Eighteen fully breastfeeding women in the southeast U.S. with nondeficient vitamin D status were given either 2,000 or 4,000 IU daily vitamin D beginning at 1 month postpartum. Mothers were instructed to minimize sun exposure. After 3 months of supplementation, average serum 25-OH-vitamin D levels increased from 7.9 to 27.8 mcg/L in the 2,000 IU daily group and from 13.4 to 30.8 mcg/L in infants of mothers in the 4000 IU daily group.[29] This study demonstrates that, on average, a 4,000 IU daily vitamin D supplement in lactating women who have non-deficient underlying vitamin D status can achieve marginally normal status in their breastfeeding infant without giving additional vitamin D directly to the infant. Such a strategy would not necessarily be effective in every mother-infant pair, and therefore infant serum 25-OH-vitamin D monitoring is recommended to confirm efficacy when using this strategy.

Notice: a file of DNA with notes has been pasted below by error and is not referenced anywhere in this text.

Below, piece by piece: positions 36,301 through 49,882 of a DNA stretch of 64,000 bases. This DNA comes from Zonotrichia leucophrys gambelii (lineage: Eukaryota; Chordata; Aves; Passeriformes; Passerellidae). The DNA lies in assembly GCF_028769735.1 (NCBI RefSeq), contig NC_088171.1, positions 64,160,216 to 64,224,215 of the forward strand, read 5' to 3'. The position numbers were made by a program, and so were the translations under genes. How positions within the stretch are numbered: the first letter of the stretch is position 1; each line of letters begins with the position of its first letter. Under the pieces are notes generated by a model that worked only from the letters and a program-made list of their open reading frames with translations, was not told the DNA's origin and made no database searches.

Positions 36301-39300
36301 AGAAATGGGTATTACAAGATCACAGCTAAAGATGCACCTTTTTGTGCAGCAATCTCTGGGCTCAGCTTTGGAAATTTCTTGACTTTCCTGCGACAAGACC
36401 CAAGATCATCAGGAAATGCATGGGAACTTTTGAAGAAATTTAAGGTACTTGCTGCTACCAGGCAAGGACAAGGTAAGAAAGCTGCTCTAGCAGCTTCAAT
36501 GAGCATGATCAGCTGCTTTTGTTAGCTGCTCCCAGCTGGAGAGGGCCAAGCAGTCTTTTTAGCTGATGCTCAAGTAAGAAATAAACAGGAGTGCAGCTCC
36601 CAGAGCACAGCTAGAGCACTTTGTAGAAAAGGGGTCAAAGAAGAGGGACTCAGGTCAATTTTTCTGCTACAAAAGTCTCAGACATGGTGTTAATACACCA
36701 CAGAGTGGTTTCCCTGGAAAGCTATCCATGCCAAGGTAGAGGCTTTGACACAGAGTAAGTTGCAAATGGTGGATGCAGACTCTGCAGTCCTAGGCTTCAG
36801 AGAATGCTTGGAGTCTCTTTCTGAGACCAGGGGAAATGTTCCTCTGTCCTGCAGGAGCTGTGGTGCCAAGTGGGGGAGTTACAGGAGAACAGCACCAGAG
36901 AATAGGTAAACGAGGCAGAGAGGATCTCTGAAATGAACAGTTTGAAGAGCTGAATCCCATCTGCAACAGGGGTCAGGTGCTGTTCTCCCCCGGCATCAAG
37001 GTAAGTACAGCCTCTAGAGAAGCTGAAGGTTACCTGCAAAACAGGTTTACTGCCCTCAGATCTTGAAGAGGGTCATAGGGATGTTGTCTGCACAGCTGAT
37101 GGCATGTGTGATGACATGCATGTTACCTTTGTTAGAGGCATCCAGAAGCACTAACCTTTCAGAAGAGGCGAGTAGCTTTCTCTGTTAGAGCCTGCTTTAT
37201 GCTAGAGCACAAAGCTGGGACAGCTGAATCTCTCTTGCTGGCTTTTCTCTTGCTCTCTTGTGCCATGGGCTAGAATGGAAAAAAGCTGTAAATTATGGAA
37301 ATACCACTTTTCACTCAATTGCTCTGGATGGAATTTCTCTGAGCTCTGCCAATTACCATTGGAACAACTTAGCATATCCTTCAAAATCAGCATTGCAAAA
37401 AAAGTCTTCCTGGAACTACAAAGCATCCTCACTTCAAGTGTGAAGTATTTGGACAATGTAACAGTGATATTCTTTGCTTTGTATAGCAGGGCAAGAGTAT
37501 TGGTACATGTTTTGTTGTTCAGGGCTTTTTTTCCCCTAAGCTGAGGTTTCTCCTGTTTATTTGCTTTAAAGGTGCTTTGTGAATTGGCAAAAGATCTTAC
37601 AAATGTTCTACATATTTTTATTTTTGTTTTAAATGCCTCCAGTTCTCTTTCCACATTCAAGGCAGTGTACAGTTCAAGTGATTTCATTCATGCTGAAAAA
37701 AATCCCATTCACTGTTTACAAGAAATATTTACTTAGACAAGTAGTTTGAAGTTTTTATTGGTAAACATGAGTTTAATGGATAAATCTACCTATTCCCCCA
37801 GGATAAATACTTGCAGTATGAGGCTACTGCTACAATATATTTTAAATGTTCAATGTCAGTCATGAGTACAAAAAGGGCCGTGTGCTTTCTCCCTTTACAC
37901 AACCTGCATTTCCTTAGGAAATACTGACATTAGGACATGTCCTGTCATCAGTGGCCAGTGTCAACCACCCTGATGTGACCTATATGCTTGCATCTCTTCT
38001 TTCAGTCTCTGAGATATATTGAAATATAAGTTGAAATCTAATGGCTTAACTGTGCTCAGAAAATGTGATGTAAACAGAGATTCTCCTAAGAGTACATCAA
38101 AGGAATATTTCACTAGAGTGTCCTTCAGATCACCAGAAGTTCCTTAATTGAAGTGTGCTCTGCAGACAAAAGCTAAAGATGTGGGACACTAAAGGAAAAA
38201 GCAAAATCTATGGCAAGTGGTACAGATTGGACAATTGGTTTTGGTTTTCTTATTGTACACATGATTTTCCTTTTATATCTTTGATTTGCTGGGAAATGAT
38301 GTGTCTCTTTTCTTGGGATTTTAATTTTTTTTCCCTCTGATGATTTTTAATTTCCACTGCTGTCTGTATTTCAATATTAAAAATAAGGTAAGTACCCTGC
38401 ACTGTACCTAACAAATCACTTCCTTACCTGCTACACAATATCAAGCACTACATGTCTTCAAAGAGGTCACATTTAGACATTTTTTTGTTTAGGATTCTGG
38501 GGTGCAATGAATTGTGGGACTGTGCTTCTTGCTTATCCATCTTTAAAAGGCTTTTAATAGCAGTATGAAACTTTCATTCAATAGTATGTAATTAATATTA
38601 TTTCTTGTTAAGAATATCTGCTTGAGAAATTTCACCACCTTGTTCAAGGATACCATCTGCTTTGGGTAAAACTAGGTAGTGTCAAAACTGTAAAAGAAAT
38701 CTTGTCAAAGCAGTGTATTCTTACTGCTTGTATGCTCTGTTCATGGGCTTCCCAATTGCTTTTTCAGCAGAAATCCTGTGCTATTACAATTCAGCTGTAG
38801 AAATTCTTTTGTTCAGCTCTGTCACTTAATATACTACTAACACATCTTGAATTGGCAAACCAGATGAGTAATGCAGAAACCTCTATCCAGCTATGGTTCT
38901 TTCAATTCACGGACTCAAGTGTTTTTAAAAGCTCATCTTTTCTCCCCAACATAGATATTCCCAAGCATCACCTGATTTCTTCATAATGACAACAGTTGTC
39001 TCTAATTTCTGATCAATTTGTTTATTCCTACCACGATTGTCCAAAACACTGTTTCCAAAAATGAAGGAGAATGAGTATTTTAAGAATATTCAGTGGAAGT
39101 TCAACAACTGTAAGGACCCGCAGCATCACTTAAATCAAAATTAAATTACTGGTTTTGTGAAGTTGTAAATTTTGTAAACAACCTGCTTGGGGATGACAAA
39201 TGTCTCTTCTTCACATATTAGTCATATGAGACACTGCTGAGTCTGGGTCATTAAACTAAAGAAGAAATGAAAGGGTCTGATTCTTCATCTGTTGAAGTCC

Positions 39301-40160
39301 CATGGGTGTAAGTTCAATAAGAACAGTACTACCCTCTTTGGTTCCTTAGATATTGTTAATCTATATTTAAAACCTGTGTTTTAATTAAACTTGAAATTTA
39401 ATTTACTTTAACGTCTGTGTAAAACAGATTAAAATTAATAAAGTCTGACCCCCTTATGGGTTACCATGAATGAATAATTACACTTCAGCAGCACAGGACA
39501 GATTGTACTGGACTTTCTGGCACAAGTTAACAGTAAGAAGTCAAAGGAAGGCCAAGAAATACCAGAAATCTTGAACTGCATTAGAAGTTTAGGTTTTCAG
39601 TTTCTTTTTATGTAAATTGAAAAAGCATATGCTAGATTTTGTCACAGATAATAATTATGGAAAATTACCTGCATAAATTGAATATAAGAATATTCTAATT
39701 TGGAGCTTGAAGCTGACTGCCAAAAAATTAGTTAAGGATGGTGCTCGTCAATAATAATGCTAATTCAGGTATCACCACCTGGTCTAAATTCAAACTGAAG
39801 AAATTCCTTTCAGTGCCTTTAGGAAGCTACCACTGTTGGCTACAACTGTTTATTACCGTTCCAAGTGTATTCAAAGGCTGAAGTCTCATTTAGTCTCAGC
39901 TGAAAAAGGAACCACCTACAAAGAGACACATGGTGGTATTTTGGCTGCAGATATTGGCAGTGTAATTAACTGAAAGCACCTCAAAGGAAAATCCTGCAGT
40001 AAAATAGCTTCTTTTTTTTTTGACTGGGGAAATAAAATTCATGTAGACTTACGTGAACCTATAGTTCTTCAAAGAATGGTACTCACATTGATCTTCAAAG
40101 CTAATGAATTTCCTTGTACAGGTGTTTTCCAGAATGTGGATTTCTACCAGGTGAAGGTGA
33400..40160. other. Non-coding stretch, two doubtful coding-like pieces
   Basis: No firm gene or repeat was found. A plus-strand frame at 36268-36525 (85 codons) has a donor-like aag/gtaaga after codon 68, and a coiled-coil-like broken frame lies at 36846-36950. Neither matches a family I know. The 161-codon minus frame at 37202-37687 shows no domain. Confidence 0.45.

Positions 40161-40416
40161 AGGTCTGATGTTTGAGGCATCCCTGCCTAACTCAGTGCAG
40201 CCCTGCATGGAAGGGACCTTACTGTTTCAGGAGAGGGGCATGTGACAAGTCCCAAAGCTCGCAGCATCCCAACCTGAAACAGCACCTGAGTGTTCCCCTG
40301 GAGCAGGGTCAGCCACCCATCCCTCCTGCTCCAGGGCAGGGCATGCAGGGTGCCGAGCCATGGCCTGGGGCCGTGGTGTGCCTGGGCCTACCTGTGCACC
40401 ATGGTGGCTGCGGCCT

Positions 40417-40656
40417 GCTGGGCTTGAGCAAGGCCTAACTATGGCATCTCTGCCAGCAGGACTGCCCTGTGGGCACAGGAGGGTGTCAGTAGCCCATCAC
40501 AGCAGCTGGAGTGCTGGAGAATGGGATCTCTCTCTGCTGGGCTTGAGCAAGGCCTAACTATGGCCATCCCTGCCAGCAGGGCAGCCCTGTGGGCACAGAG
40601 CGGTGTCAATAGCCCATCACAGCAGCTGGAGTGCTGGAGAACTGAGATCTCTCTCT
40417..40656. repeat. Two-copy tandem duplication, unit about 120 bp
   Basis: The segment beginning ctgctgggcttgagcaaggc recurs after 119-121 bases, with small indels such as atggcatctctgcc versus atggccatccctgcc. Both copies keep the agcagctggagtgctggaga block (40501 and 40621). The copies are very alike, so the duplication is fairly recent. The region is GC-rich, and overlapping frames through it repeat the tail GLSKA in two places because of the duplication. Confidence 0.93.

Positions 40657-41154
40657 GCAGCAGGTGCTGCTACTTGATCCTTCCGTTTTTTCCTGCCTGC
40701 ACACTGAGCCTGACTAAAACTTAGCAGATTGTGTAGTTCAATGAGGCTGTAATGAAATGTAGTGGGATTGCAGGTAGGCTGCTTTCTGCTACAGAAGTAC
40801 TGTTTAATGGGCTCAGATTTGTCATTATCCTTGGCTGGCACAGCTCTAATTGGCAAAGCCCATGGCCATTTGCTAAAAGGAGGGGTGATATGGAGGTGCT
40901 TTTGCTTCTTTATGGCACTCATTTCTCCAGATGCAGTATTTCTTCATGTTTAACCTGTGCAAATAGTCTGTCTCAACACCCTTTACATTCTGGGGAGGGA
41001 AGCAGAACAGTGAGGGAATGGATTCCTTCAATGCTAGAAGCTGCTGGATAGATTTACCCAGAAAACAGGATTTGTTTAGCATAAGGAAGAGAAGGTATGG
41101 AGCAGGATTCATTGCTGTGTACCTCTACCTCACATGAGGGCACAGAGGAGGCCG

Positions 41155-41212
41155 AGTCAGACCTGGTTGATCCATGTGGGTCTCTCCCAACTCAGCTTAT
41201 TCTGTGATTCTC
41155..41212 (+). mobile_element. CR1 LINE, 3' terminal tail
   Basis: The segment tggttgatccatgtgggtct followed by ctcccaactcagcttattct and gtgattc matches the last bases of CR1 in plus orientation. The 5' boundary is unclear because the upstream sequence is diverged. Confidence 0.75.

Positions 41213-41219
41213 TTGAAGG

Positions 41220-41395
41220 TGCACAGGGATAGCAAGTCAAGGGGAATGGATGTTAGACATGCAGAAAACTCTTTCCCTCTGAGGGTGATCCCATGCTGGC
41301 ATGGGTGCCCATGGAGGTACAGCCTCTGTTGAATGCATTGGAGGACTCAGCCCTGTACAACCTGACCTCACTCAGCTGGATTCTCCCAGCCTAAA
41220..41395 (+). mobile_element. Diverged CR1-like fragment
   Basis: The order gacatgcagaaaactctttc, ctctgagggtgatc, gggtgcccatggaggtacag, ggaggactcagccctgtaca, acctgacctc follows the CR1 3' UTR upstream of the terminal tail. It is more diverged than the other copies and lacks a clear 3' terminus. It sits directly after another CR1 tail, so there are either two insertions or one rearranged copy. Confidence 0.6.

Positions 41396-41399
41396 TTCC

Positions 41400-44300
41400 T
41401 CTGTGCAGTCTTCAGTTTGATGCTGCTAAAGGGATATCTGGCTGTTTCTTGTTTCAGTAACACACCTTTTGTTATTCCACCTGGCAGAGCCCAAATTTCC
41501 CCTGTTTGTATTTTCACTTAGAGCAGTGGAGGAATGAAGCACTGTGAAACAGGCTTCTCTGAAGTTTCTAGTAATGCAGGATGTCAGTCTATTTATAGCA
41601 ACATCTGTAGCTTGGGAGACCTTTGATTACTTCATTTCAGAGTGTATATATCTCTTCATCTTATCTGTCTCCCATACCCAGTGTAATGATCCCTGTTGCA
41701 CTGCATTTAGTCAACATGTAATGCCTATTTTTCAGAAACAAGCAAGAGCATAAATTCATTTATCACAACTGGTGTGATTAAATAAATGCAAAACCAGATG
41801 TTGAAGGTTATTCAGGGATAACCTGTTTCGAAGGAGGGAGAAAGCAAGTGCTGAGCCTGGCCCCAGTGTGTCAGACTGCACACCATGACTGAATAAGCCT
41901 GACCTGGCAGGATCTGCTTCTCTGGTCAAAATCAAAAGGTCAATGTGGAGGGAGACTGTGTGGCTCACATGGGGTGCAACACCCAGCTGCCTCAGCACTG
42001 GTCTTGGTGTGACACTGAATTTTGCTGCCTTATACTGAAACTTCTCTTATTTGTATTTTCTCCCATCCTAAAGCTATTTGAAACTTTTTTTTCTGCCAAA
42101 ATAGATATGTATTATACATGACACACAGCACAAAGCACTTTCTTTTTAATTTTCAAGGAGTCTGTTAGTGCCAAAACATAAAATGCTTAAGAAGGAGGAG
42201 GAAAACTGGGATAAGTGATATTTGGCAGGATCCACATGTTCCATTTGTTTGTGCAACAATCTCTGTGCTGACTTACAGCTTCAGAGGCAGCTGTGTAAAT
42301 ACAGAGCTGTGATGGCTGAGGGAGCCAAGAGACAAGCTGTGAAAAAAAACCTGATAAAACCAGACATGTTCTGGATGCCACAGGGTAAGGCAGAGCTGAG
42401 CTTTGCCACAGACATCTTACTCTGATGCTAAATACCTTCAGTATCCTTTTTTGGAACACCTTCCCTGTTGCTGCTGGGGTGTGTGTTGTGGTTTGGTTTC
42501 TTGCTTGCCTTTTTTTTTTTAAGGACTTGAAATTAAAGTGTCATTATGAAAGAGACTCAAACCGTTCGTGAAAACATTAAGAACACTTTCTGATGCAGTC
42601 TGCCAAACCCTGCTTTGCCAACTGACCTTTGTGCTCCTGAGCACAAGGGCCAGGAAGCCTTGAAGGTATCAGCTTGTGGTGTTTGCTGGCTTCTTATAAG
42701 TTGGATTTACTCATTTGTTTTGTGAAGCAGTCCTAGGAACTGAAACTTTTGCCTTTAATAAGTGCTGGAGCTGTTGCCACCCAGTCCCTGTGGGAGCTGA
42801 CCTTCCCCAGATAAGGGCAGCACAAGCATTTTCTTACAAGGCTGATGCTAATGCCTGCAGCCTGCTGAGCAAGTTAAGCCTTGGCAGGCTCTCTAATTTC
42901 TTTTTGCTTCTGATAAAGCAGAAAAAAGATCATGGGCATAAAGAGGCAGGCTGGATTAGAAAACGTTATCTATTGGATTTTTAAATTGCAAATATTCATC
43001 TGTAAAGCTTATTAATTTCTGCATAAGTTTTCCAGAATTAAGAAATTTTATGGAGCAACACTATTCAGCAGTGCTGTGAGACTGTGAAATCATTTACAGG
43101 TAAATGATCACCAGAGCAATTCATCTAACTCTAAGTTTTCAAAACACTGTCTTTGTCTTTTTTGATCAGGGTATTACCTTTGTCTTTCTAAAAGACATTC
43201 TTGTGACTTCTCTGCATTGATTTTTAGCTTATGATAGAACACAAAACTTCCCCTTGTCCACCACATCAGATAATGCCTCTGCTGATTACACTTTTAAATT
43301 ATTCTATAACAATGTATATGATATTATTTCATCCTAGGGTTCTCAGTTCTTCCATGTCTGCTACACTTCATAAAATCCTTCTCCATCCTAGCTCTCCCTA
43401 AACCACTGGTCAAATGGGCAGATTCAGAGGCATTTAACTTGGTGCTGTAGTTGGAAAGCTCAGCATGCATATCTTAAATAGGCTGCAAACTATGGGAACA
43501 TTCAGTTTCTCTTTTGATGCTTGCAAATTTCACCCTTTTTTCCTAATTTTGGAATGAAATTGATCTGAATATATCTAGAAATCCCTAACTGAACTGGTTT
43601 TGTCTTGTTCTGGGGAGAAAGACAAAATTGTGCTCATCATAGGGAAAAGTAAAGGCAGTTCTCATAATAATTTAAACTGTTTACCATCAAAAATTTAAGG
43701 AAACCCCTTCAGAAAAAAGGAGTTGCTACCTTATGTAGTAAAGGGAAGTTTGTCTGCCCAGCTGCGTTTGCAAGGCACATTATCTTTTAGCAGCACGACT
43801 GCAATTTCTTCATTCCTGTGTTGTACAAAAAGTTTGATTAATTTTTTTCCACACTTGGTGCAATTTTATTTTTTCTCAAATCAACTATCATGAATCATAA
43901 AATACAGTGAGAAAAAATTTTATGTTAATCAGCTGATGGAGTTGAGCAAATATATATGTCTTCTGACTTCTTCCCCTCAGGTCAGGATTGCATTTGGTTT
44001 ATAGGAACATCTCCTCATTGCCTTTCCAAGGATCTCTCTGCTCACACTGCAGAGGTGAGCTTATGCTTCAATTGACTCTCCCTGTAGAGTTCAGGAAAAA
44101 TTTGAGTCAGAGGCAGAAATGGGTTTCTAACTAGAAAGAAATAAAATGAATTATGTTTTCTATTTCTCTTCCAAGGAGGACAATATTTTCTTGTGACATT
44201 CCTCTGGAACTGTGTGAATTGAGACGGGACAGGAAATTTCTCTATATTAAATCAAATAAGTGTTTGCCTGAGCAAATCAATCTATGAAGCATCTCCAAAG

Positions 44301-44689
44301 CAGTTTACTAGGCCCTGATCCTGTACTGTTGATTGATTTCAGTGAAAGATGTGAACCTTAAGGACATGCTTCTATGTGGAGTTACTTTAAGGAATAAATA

One hundred forty-eight fully breastfeeding women were given either 400 or 6,400 IU daily of vitamin D3 beginning within 4 to 6 weeks of delivery. Average baseline maternal serum 25-OH-vitamin D levels were >50 nmol/L, and average infant levels were <50 nmol/L (range undetectable to 113.8 nmol/L). Infants of mothers in the 400 IU daily group were given a 400 IU daily vitamin D supplement while those in the 6,400 IU daily group were given placebo. After 4 and 7 months, infants in both groups had serum 25-OH-vitamin D levels >75 nmol/L, achieving normal vitamin D status. The average levels at 4 months were 109 and 106.9 nmol/L in the 400 IU daily and 6,400 IU daily groups, respectively. At 7 months, average levels were 109.1 and 108.5 nmol/L, respectively, and the percentages of infants with levels <50 nmol/L were 4.3% and 4.2%, respectively.[34]